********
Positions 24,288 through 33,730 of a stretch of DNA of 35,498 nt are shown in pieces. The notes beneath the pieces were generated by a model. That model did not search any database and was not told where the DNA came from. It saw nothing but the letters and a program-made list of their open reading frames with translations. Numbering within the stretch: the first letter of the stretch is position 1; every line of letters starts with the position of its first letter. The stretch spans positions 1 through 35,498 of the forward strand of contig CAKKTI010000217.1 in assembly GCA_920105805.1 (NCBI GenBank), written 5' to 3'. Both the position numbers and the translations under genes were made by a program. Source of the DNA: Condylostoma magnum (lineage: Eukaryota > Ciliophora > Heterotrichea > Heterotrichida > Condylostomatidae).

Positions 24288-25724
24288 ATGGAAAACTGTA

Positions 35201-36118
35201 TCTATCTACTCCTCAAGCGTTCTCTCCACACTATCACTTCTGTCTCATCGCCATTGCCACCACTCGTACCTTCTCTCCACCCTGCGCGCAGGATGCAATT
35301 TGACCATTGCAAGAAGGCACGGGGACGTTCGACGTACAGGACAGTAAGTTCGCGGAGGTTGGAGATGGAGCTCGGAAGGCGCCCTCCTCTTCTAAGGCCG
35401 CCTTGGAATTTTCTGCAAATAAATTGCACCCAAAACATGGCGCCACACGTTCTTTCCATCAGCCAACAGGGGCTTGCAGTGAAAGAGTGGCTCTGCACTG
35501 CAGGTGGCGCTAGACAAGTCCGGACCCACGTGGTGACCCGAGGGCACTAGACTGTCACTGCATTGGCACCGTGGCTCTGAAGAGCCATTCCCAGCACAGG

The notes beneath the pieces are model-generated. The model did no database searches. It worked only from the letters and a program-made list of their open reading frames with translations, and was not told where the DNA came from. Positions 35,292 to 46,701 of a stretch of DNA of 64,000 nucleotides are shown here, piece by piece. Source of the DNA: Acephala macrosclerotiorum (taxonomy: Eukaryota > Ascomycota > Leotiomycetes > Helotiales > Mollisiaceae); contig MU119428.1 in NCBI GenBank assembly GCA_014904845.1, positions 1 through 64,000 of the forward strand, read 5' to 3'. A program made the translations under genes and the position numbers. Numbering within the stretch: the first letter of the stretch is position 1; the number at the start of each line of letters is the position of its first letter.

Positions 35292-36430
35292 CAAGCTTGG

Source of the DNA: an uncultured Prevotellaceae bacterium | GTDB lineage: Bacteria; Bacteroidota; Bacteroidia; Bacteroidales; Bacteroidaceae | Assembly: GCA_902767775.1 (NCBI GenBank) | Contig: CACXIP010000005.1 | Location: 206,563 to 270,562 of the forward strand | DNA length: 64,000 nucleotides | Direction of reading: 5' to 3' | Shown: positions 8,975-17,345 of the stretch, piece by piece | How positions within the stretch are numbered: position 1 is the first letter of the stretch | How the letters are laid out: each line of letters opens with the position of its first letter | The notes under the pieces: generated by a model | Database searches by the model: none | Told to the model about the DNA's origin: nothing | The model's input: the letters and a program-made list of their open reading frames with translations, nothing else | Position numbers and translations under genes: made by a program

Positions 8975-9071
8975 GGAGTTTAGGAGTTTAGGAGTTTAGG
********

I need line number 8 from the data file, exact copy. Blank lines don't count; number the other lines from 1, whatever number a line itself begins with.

35501 CAGGTGGCGCTAGACAAGTCCGGACCCACGTGGTGACCCGAGGGCACTAGACTGTCACTGCATTGGCACCGTGGCTCTGAAGAGCCATTCCCAGCACAGG